Comparative Energy Use of Residential Furnaces and Heat Pumps

Research Report A1602


Steven Nadel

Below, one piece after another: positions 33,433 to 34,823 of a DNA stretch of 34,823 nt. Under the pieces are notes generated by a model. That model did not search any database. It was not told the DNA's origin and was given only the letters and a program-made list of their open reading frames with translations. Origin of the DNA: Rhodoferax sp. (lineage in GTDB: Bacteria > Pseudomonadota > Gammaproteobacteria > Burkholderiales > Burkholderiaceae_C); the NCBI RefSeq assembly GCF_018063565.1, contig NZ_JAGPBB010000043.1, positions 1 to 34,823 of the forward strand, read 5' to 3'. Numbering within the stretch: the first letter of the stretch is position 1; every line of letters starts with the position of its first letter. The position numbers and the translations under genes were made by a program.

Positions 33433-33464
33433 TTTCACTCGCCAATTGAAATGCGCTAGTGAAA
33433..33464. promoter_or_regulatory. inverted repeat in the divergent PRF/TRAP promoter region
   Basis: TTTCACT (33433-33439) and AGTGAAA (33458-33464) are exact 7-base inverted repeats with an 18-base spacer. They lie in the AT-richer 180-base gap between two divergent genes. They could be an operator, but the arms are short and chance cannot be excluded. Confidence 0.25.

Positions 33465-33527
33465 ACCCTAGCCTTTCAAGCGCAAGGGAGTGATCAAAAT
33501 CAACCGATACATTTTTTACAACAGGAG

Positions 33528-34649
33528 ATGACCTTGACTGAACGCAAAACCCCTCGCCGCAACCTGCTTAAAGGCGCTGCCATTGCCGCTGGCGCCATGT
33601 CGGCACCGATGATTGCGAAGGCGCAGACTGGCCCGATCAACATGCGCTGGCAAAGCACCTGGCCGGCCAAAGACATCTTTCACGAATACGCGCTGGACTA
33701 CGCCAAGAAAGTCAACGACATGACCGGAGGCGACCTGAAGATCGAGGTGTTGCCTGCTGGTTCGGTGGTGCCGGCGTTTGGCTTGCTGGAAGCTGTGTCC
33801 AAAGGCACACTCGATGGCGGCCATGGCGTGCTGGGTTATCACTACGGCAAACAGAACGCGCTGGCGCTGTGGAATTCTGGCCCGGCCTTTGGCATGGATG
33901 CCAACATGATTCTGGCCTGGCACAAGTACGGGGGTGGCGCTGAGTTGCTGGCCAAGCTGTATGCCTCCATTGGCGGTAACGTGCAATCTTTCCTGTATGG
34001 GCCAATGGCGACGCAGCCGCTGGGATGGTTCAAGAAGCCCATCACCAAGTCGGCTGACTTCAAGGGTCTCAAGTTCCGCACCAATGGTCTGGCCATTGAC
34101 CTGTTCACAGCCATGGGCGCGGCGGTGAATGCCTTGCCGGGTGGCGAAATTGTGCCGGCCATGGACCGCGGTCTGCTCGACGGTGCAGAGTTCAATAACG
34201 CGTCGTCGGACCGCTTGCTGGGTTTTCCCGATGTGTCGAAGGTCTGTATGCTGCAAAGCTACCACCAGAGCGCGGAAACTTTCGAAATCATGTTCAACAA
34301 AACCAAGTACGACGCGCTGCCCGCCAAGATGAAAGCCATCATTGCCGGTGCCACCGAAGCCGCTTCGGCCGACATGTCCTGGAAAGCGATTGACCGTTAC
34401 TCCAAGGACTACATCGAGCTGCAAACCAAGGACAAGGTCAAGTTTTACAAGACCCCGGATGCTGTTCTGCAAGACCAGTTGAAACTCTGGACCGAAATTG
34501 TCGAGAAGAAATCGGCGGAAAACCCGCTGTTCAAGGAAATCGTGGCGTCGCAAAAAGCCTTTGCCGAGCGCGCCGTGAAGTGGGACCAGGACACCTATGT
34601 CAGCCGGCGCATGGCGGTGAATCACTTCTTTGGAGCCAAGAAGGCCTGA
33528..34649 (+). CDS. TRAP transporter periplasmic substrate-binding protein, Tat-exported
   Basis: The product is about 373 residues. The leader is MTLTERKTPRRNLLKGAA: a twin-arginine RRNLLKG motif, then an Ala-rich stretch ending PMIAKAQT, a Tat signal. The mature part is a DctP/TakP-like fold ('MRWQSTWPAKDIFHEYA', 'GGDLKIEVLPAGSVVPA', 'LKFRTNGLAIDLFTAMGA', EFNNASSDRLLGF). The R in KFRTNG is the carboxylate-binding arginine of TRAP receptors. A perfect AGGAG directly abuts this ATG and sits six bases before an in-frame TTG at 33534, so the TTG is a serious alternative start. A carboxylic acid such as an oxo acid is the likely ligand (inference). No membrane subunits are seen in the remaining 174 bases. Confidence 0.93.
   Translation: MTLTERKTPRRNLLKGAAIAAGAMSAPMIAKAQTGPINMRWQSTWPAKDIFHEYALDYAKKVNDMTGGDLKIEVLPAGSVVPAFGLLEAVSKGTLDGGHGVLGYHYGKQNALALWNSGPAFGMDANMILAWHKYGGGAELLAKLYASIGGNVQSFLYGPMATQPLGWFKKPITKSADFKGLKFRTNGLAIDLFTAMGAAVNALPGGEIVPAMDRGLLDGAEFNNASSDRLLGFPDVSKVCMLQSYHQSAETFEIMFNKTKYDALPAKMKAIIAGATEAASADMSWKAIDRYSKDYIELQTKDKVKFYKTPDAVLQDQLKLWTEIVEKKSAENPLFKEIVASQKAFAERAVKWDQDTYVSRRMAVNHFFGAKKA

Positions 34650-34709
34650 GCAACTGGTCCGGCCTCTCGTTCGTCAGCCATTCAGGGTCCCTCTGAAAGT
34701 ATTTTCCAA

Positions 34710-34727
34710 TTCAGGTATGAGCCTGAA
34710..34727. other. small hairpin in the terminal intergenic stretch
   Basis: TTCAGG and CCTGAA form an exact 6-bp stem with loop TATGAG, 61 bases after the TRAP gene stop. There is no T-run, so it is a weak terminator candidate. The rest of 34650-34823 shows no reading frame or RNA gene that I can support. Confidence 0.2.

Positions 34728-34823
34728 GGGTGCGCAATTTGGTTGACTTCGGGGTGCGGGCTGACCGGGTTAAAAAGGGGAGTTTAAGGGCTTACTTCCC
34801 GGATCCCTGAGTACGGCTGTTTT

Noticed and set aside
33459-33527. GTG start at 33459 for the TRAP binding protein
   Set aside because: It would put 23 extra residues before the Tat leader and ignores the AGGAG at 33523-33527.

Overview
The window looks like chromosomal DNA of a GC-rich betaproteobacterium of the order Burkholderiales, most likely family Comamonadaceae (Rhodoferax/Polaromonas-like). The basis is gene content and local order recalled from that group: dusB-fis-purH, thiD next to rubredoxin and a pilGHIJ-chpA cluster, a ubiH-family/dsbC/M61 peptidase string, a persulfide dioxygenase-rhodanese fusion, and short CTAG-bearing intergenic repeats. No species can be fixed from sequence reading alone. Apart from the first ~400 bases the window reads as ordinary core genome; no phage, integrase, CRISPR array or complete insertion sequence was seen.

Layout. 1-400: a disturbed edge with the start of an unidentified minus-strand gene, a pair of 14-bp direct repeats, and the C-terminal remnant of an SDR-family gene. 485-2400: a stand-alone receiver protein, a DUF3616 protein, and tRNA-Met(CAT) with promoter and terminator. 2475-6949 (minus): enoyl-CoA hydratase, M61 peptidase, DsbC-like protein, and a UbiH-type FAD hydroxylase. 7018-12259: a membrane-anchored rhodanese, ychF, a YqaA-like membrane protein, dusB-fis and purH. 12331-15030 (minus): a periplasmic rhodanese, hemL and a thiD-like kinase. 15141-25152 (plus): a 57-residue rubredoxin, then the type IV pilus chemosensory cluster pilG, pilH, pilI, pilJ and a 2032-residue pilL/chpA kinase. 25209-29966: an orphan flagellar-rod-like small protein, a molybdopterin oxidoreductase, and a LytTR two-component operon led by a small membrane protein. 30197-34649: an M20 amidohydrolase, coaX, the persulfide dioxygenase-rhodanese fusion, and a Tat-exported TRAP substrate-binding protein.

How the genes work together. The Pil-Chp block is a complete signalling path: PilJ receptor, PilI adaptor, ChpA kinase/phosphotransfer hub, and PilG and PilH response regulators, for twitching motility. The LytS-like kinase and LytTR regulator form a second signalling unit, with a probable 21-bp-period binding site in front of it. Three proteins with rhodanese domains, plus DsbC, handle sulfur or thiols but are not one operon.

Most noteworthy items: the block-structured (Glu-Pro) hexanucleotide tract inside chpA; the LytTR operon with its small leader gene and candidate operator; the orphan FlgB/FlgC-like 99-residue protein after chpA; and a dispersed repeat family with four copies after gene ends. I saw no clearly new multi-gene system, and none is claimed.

This paper explores the question of whether we should be encouraging or discouraging natural gas use in residential space-heating and water-heating applications based on relative source energy use. Our analysis finds that electric heat pumps generally use less energy in warm states and have moderately positive economics in these states if a heat pump can replace both the furnace and a central air conditioner. Moderately cold states can save energy if electricity comes from the highest-efficiency power plants, but life cycle costs for gas furnaces in existing homes will be lower than for heat pumps. In cold states, further development of cold-temperature electric heat pumps and gas-fired heat pumps will be useful.